Sound Production Theory

Lecturer - Dave Paterson

Sound Production theory is covered by four Learning outcomes, listed below:

  • LO1: Demonstrate an understanding of  common components  found in the audio recording and reproduction process.

  • LO2: Demonstrate an understanding of microphones and microphone techniques

  • LO3: Describe the principles of stereo audio imaging

  • LO4: Demonstrate an understanding of audio signal processing.

Each of these learning outcomes was assessed by means of an open book assessment.


Inputs and Outputs:

  • Line Inputs: Analogue, Usually unbalanced 1/4inch jacks. Used for line level sources such as CD players and DI Boxes.

  • Tape inputs: Analogue. Used to connect tape machine (commonly now DAW outputs) to the mixing desk to allow us to monitor the signal being recorded.

  • Mic inputs: Analogue. Used to connect mic level signals, such as microphones and DI boxes. May have the facility for phantom power (+48v)

  • Digital: Used to connect CD players and DAT machines . Usually using SPDIF (opposite)

  • Optical: Used to connect devices such as ADAT.

  • Insert points: these are in the signal path, and are used to insert compression on a track, for example.

  • Group Outputs: Allows many tracks to be grouped, and sent to a multi-track recorder

  • 2 Track/Stereo Output: output from a mixer to a two-track recorder/DAW, allowing us to create a mixdown

  • Auxiliary Outputs/Sends: Allows the engineer to send a mix of different channels to an outboard unit or headphone amp, for example.

  • Direct Outs: These occur before the signal hits the Pre-amp, and sends each track  to another desk/recorder. Used extensively in Live, to allow a recording of the performance to be made.

  • Control Room Out: Allows us to monitor the mix in the control room.

  • Studio Out: Feeds the studio floor monitoring system.

Monitoring and Meters

We then moved on to have a look at typical characteristics of a studio monitor;

  • Wide, flat frequency response (not one frequency should be boosted or attenuated significantly)

  • Relatively flat off axis response (the HF should not change drastically as the engineer moves around the desk.)

  • Good response to transients and clarity (should be able to replicate the nuances of musical performance)

  • High output capability (allowing the engineer to hear quiet elements in the music)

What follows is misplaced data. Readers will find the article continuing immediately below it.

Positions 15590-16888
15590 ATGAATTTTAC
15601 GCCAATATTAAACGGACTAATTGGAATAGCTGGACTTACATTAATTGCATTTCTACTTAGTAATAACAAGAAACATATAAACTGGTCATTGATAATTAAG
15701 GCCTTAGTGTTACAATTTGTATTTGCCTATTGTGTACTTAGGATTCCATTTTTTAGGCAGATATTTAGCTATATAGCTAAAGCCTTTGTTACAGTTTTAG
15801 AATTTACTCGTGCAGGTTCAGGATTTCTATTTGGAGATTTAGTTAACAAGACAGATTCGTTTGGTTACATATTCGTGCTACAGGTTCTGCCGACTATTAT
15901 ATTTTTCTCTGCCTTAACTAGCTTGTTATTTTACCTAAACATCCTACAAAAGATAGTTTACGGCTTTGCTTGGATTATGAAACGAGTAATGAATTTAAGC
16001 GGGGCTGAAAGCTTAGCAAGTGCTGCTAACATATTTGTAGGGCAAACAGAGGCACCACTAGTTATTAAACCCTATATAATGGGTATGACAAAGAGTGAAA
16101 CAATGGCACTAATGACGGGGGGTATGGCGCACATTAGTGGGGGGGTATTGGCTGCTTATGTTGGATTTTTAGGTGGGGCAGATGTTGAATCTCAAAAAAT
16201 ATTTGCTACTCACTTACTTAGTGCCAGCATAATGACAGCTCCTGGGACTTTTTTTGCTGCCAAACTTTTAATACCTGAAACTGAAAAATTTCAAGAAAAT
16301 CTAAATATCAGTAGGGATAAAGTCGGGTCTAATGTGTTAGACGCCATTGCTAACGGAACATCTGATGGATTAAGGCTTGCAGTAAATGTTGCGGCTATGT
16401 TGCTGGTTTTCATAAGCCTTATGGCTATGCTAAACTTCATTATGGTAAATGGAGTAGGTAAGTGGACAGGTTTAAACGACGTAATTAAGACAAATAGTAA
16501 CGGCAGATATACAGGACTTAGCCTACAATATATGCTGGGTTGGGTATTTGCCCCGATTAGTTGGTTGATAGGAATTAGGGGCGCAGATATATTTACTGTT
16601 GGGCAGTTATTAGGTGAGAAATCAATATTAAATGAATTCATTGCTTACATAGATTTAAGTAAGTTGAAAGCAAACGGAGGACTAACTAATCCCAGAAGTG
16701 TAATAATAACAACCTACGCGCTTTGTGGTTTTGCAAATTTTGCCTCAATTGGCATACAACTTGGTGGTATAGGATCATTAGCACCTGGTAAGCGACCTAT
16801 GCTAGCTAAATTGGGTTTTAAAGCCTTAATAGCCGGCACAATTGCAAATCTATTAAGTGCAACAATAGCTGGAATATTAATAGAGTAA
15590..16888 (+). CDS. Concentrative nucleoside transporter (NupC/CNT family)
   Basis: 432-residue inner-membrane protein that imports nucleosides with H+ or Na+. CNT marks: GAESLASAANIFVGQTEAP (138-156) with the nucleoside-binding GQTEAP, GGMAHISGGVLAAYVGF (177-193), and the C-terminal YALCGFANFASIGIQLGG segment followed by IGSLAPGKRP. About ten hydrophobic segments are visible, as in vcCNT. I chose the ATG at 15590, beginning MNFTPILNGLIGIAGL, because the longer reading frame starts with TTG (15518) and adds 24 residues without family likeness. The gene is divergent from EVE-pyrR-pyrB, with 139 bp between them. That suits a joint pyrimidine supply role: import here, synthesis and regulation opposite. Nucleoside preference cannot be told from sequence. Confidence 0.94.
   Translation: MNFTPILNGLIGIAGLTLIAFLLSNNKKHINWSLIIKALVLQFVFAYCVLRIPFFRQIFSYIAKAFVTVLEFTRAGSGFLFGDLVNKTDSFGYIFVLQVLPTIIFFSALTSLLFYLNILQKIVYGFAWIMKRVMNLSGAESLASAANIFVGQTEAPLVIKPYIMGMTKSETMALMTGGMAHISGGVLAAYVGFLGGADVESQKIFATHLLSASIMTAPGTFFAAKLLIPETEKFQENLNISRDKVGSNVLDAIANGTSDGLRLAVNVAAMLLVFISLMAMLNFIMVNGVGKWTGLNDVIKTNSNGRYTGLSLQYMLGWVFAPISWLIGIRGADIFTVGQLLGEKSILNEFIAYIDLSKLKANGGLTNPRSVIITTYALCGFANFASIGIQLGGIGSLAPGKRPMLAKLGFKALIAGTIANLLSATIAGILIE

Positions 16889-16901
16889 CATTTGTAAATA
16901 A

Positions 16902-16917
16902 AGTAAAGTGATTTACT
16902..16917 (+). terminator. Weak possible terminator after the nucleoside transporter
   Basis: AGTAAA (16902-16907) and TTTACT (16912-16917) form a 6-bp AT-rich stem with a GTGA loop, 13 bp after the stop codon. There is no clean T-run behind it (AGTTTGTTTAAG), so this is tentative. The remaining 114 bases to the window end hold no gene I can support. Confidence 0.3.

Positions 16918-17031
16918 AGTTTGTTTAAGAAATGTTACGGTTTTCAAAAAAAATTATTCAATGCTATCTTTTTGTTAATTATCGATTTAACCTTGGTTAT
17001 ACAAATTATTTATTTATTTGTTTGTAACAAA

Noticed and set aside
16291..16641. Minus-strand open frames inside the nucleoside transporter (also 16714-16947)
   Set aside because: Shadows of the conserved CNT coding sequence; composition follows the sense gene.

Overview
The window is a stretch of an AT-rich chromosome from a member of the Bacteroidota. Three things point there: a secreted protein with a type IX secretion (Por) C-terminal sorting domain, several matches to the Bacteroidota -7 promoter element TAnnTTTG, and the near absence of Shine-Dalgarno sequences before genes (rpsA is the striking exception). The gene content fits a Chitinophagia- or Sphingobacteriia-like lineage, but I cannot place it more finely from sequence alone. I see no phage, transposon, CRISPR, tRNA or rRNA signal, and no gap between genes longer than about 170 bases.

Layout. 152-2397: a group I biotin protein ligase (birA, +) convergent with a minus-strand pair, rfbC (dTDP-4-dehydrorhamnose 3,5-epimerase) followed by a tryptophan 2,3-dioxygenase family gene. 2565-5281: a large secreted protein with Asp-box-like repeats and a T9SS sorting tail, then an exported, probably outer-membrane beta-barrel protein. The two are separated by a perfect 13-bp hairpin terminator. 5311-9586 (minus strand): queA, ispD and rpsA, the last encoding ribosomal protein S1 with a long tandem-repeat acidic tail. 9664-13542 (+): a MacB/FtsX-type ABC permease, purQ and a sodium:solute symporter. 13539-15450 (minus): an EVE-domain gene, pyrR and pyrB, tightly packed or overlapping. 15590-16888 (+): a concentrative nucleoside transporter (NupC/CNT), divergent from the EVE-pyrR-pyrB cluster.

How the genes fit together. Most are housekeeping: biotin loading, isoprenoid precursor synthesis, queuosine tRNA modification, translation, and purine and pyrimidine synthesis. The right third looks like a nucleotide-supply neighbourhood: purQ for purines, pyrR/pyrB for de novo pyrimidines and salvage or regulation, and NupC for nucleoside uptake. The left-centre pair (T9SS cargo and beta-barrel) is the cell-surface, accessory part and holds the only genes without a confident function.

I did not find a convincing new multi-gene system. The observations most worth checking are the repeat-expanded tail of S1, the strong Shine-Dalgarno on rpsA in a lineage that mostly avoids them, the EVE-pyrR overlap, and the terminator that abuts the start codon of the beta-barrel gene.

There are commonly 2 types of monitor; the smaller near field Monitor and the larger, soffit mounted monitor. (see opposite). Engineers normally use soffit mounted monitors to mix the low and highs, then switch to near-field monitors to ensure the mid-range is clear, and the mix sounds good on more 'consumer' audio reproduction devices.

Meters provide a visual representation of how the audio passing through a desk is behaving, and ensuring the audio is travelling at optimum levels. There are generally 3 types of metering:

  • PPM: Peak Program Meter, 1-5ms response time, shows peaks very well.  0dBu = 4PPM. PPM are the meters I have mostly encountered live.

  • VU: Volume Unit. Response and Decay time average about 300Ms. Gives a more accurate depiction of overall levels. 

  • LUFS: Measures loudness, a new standard designed to prevent a second iteration of the loudness wars.


My PreSonus Eris 4.5 Near-Field Monitors.


The larger speakers to the rear are soffit mounted speakers in Eastlake 1 (Featuring Geoff Allan)

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Spaced pair overheads being used in a recording session.


Microphones and Microphone Techniques:


LO2 began with us looking into different types of microphones:

  • Condensers (Capacitors): Sensitive and fragile microphones with a good frequency response. Commonly found as drum overheads or close miking string instruments. Require Phantom power. 

  • Dynamic: Cheap, rugged, simple. Lower output than a condenser, with a more limited frequency response.

  • Ribbon: Sensitive, fragile, not great with high SPL's. Tend to sound less bright than condensers - make good drum overheads for quieter genres.

Each different microphone has a specific polar pattern (the angles at which sound reaches the diaphragm and at which sound is rejected) and frequency response diagram. Find an example from an SM58 opposite.

Two microphone techniques I commonly employ live are: